Negative thoughts making your life a misery? Well, rather than ruminating on them and giving them oxygen, there’s a simpler way of getting rid of them. Just write them down on a piece of paper, rip them up and throw them away.
Write your bad thoughts down and let them go to be free of them. (pic: istockphoto.com/AnikaSalsera)
Sounds too easy? Too free of angst? No use if you just can’t let go…?
Research begs to disagree. It’s people who hold onto their negative thoughts who preserve them. Physically binning them – rather than just imagining you’re throwing them away – takes away their power. Here’s how… Continue reading →
It’s something therapists and writers have known for years, but now psychologists have confirmed that naming your fears stops them having so much power over you.
Giving a name to something, or expressing exactly how you feel, means you don’t have to deny the feeling or keep squashing it down. Sometimes the energy needed to keep it at bay is more painful and stressful than just talking about it anyway. Writers use that technique all the time: expressive or reflexive writing puts into words their feelings and stresses, and therefore externalises what’s going on inside and helps to process feelings and look at them objectively.
Researchers from the University of California, Los Angeles (UCLA) did some tests on people who are afraid of spiders, asking some of them to approach a tarantula, and to experience and label their fears. For example, to say: “I’m anxious and frightened by the ugly, terrifying spider.” People who were able to express their fears were able to get closer to the tarantula, and had less of a stress reaction.
Michelle Craske, a professor of psychology at UCLA and the senior author of the study, said: “The implication is to encourage patients, as they are exposed to whatever they are fearful of, to label the emotional responses they are experiencing and label the characteristics of the stimuli — to verbalise their feelings. That lets people experience the very things they are afraid of and say: ‘I feel scared and I’m here.’ They’re not trying to push it away and say it’s not so bad.”
The crucial point is this: “Be in the moment and allow yourself to experience whatever you’re experiencing.”
How can I crack open my shell to reveal the pearls within? (pic credit: istockphoto.com/Kasiam)
Ask any writer – a real writer – why he or she writes, and they’ll reply that they’re born to do it. It’s their destiny, and it’s a dream that they’re not prepared to let go.
I’m one of them, but I’ll only admit to that in writerly circles. While I make a living from writing – from journalism, commercial writing and copywriting – I’m kind of shy about the fact that I harbour ambitions to be an author. Of a novel. Preferably in print, displayed prominently in the front window of Continue reading →
Soldiers suffering severe physical and psychological after-effects of war are to benefit from expressive writing workshops to help process and transcend their trauma.
The use of creative writing as therapy will be core to the Operation Homecoming programme to help heal service members at the National Intrepid Center of Excellence (NICoE) at Walter Reed National Military Medical Center in Bethesda, Maryland who have been affected by traumatic brain injuries and psychological health conditions. Continue reading →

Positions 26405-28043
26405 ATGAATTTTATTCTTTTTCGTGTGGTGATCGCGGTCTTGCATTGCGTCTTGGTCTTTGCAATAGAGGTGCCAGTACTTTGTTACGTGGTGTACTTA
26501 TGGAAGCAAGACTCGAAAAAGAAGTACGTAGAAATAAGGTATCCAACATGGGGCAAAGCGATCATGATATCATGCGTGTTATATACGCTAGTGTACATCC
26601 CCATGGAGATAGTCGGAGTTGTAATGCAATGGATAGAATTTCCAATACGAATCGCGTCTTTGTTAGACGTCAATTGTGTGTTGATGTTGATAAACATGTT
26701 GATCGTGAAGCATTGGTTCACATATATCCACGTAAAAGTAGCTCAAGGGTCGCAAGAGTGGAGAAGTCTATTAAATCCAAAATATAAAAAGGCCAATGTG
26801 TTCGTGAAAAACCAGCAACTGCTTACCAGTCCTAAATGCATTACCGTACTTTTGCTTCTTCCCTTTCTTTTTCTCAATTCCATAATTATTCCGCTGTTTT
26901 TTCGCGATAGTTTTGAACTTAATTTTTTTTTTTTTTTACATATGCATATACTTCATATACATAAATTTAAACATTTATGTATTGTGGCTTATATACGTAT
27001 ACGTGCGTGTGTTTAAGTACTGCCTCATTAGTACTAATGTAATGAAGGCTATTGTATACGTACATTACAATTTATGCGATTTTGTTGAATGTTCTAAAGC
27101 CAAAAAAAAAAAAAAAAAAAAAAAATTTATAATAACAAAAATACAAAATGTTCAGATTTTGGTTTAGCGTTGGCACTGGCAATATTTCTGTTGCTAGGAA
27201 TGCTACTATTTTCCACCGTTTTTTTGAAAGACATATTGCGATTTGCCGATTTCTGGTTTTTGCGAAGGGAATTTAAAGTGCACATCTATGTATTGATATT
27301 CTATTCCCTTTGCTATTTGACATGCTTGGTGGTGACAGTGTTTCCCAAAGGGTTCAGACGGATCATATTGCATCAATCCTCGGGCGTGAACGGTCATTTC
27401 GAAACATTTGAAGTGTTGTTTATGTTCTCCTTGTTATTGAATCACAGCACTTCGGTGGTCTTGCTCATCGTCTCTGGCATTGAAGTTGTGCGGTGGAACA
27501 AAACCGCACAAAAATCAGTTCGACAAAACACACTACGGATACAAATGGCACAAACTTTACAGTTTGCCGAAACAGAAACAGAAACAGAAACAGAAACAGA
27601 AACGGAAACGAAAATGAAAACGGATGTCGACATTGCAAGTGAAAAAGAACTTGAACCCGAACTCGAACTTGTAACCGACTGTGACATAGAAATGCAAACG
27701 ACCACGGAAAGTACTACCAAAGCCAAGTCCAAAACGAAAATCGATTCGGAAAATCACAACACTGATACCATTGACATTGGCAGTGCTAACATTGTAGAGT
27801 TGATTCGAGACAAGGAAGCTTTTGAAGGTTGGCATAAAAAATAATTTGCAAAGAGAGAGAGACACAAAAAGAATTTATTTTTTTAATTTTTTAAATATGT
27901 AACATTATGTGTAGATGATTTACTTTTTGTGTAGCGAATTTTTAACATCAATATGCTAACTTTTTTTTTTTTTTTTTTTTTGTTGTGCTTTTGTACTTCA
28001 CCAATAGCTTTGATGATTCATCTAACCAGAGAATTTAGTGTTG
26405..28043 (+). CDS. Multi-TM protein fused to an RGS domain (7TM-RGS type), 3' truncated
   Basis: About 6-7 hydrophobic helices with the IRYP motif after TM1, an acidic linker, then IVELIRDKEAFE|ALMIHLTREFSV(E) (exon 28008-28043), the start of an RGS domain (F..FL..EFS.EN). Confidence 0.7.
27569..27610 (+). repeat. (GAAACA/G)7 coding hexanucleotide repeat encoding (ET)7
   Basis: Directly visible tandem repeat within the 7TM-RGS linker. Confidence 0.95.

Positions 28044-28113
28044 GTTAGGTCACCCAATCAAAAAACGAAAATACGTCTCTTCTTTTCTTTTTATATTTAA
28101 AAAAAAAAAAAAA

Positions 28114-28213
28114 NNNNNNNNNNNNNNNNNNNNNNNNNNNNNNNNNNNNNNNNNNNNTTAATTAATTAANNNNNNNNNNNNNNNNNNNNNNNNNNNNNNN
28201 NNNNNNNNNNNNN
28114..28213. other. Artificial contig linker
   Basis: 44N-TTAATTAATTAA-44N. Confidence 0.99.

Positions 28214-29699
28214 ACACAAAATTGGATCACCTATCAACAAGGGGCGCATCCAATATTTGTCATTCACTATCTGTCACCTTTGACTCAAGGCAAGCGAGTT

Writing really was therapy in this case, for Tamara Thomas, and the process took her through the stages of grief – denial, anger, bargaining and acceptance – and the tasks of mourning: to accept the reality of loss; to work through the feelings about that loss; to learn to live without the person you’ve lost; and to Continue reading →
Writing down my ‘stuff’ – letting it flow on the page and then close the book on it – has long been my therapeutic secret. While it’s great to have a therapist with whom to share and pick over the darkest, most uncomfortable aspects of one’s character, there’s something about the easy availability and non-judgemental nature of pages in a notebook that are all-ears all times of the day.
Which is why it’s inspiring to hear how rapper Dizzee Rascal, in writing his autobiography with the aid of a ghostwriter, felt the process of telling his story was ‘like therapy’. He told the Evening Standard that he had lots of Continue reading →
I’m not the only writer who infuses her fiction with the shadowy elements of her psyche.
Who knows what can emerge from the shadows of the unconscious?
I’ve just read an interview with thriller writer Mo Hayder – winner of the Crime Writers’ Association Dagger in the Library 2011 award – where she says her writing helps her deal with the darkness in her mind. By fictionalising what terrifies her most, she is able to allay the intensity of her fears.
Psychoanalytic theory suggests that characters in novels are all projections of the author’s anxieties, neuroses and inner conflicts which the author him/herself may not be fully conscious of. It is this unconscious element that Continue reading →
I know I don’t appreciate things until I don’t have them any more – that’s human nature. But boy have I missed a room of my own since embarking on a boat trip on the Norfolk Broads.
Boating on the Broads
Before departing, I had imagined a serene journey along the river network of Norfolk, gliding past wildlife and other friendly ‘sailors’ with their jaunty hats and jovial waves, and plenty of time and space to think and write.
I was right about the first two, but wrong about the second. Not used to ‘camping’ or managing without wi-fi broadband, hot running water, and the ability to Continue reading →